Three quarters of the revenue to support the facility are expected to come from membership fees, with the balance derived from increased summer camp fees, aquatic and fitness program fees, funds from the use of the community meeting rooms, vending machines, merchandise sales, child care and guest fees. In order to finance the project, the group plans to raise $8mm in private contributions. Once they reach this target, the Village would bond the remaining $16 million dollars.

The Trustees questioned the presenters about the validity of the membership scc2.jpgprojections and the financial projections. Trustee Eisenman asked what would happen to the outdoor pool during the construction of the facility. Hamlin explained that they planned to do the rock excavation during the fall and winter and pour the concrete before the pool opened in May. Though parking would have to be relocated the architects claimed they could minimize disruption to the pool during the summer months. There was also a discussion of why the project was expanded from an indoor pool project to a community center and Hamlin explained that the pool alone would not be financially self-sustaining and that together, a Community Center and indoor pool would heighten community interaction in a vibrant environment.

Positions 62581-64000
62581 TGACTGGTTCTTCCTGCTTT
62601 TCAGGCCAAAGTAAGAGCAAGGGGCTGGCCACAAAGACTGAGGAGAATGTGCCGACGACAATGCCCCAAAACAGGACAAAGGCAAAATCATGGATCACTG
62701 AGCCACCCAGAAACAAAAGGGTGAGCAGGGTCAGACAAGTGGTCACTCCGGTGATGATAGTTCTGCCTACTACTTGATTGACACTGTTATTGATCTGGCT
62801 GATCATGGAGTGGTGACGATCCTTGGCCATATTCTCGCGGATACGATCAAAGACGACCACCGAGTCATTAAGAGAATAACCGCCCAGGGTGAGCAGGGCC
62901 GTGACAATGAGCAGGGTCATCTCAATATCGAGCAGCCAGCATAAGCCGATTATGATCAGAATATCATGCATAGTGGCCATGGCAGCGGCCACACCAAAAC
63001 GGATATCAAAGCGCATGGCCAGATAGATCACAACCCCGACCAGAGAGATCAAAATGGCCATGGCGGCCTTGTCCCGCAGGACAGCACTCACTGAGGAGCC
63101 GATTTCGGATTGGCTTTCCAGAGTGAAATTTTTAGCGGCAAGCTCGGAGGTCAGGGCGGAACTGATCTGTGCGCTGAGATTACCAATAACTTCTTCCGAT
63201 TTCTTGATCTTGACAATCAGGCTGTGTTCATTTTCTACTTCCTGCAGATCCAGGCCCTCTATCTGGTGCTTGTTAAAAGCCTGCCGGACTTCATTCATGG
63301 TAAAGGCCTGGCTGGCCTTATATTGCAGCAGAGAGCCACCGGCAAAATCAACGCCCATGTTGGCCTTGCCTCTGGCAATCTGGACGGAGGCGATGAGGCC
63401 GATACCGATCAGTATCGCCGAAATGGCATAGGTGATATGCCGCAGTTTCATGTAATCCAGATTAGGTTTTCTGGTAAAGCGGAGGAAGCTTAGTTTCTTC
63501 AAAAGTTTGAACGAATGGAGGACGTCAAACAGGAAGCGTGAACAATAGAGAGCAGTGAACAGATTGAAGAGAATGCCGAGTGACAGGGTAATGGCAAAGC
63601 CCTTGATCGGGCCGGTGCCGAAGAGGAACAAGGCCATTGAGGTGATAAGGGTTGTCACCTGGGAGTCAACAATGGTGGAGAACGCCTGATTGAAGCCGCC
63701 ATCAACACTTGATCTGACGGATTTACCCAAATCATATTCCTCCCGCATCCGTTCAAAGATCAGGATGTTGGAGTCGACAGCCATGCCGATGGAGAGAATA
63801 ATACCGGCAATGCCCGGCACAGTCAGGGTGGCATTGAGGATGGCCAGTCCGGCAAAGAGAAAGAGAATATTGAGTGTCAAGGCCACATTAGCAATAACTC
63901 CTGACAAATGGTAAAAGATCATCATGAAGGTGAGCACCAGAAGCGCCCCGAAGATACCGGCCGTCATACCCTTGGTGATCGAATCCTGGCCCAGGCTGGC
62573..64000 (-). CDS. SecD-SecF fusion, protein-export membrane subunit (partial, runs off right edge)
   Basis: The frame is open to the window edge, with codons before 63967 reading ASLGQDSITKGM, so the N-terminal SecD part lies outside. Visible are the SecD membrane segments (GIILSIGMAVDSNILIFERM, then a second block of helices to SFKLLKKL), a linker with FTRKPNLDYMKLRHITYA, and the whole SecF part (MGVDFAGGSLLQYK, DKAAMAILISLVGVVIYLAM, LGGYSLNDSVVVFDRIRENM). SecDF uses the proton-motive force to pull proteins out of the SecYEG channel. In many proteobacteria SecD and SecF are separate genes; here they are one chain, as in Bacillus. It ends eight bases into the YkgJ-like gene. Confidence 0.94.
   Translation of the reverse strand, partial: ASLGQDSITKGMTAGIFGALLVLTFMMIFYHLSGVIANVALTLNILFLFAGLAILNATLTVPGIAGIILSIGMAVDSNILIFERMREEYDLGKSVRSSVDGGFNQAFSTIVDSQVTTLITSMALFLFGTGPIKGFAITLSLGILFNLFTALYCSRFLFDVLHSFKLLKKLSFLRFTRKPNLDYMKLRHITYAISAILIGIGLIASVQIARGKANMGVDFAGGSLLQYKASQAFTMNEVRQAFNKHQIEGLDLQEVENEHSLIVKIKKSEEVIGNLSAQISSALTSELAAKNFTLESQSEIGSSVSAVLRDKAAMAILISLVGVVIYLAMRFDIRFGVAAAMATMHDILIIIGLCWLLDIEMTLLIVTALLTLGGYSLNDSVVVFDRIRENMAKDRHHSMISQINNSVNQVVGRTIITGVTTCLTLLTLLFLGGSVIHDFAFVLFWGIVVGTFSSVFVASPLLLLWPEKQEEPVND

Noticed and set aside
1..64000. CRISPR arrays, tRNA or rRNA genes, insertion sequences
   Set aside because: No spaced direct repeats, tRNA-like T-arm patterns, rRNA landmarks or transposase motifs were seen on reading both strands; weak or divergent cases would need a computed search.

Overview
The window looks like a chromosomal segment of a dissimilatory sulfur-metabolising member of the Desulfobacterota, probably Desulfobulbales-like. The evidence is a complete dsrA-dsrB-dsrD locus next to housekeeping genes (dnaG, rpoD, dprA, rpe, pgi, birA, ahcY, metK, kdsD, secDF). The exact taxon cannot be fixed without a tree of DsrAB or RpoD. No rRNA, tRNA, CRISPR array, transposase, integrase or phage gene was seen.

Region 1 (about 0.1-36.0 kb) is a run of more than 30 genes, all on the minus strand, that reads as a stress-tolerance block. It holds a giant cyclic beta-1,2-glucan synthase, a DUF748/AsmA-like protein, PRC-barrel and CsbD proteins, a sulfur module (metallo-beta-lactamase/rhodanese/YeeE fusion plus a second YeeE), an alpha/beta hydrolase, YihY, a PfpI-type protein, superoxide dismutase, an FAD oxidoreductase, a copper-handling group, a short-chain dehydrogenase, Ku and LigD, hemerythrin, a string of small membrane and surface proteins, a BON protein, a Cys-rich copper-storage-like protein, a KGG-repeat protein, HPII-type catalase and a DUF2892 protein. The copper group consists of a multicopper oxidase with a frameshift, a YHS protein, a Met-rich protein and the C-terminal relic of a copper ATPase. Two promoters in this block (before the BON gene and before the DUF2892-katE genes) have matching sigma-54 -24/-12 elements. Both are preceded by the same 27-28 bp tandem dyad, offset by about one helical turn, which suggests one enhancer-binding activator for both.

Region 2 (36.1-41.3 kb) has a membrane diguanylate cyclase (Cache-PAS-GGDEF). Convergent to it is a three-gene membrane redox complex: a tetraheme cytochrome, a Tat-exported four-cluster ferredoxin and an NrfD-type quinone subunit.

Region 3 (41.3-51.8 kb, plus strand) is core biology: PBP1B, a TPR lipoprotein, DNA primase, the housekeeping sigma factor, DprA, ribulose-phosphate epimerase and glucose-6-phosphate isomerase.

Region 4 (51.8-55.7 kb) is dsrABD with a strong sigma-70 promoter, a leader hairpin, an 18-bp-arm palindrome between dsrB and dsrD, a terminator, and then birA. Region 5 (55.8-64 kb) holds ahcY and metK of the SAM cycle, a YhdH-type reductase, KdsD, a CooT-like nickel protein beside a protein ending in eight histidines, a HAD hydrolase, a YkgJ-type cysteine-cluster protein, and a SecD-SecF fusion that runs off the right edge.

In order to move forward, the SCC is asking the Trustees for a commitment to issue the $16 million dollar bond, once the group raises the required $8 million in contributions. The Trustees thanked the group for their thorough job and opened the floor for comments from the audience.

There were very few people in attendance, making it difficult to gage community support for the project. Mrs. Landau called the outdoor pool site “sacred” and voiced her concerns about use of the outdoor pool during construction. She said “20 months for the project sounds hopeful.” Mr. Landau questioned the financial plan assumptions derived from the experts, saying, “what if things don’t work out?” Mrs. Mackler asked the Trustees to do due diligence to determine if the 1,080 members were still on board and discussed the “financial realities” we now face. Trustee Toder objected answering that if the list was given to the Board it would become a public document.

The Mayor complimented the group on an extremely thorough job and invited comments from the community. The meeting was televised and the plans will be available on the SCC website and at Village Hall.